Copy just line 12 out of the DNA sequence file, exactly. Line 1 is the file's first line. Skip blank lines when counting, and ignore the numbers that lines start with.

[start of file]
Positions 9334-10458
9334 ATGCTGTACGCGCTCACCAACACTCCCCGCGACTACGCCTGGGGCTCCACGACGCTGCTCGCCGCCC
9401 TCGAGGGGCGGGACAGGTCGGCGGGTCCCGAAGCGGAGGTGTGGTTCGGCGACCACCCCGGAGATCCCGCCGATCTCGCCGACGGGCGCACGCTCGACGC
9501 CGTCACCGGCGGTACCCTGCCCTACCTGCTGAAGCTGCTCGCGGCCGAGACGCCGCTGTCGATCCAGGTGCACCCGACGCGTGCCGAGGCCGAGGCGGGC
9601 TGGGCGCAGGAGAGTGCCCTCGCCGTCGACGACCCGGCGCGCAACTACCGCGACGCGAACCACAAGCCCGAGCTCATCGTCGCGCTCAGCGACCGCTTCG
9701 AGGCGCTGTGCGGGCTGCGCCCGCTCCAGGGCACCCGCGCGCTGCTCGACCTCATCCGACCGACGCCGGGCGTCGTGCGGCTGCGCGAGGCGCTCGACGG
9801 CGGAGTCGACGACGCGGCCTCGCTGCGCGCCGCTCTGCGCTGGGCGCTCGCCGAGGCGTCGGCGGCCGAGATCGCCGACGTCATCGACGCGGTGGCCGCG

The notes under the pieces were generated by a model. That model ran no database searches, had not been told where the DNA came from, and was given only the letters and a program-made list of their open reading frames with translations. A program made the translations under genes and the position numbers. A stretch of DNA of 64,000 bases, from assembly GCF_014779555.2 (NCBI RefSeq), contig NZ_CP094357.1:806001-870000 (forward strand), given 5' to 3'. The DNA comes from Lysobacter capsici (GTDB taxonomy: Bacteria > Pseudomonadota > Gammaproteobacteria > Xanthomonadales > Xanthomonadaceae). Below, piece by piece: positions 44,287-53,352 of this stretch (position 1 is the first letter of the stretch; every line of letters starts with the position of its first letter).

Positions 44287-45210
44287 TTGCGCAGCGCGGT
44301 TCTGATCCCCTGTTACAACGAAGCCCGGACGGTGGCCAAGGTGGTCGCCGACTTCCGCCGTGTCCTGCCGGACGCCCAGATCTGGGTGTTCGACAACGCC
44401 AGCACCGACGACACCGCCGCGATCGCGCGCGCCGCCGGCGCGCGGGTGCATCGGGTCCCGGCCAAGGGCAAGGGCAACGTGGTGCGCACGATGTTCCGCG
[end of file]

44401 AGCACCGACGACACCGCCGCGATCGCGCGCGCCGCCGGCGCGCGGGTGCATCGGGTCCCGGCCAAGGGCAAGGGCAACGTGGTGCGCACGATGTTCCGCG